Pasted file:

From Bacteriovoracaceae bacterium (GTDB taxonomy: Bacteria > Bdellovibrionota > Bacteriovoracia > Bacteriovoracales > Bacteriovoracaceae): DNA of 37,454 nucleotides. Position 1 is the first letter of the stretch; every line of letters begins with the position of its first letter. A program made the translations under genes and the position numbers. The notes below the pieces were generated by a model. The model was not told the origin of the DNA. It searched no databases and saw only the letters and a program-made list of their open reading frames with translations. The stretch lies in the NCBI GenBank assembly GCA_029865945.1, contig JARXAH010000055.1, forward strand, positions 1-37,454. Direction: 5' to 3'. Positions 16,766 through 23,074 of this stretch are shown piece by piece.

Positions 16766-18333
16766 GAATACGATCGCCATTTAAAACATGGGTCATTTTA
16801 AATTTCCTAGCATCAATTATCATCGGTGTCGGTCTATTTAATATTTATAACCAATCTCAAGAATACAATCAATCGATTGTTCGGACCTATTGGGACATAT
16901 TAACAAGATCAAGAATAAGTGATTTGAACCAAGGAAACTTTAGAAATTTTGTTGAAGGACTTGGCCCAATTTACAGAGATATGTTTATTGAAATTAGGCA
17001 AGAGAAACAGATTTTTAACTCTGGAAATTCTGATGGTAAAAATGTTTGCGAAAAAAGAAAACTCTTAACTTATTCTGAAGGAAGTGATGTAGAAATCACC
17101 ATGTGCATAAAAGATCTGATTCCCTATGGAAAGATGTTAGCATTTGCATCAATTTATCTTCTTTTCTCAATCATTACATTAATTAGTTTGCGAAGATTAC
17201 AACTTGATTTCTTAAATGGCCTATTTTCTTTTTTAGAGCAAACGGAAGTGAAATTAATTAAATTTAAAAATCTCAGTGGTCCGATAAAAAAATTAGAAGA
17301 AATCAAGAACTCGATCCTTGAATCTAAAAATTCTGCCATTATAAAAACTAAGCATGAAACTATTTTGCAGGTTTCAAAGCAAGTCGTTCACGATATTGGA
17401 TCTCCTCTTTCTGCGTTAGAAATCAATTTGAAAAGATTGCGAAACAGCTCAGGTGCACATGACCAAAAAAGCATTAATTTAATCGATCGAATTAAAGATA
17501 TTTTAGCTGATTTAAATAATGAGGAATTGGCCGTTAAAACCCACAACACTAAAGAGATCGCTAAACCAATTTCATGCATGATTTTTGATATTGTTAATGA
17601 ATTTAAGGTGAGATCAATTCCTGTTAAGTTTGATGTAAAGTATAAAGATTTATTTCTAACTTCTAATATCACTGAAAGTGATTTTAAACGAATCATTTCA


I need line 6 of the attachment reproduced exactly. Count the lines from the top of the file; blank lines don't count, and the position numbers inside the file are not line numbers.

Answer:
17001 AGAGAAACAGATTTTTAACTCTGGAAATTCTGATGGTAAAAATGTTTGCGAAAAAAGAAAACTCTTAACTTATTCTGAAGGAAGTGATGTAGAAATCACC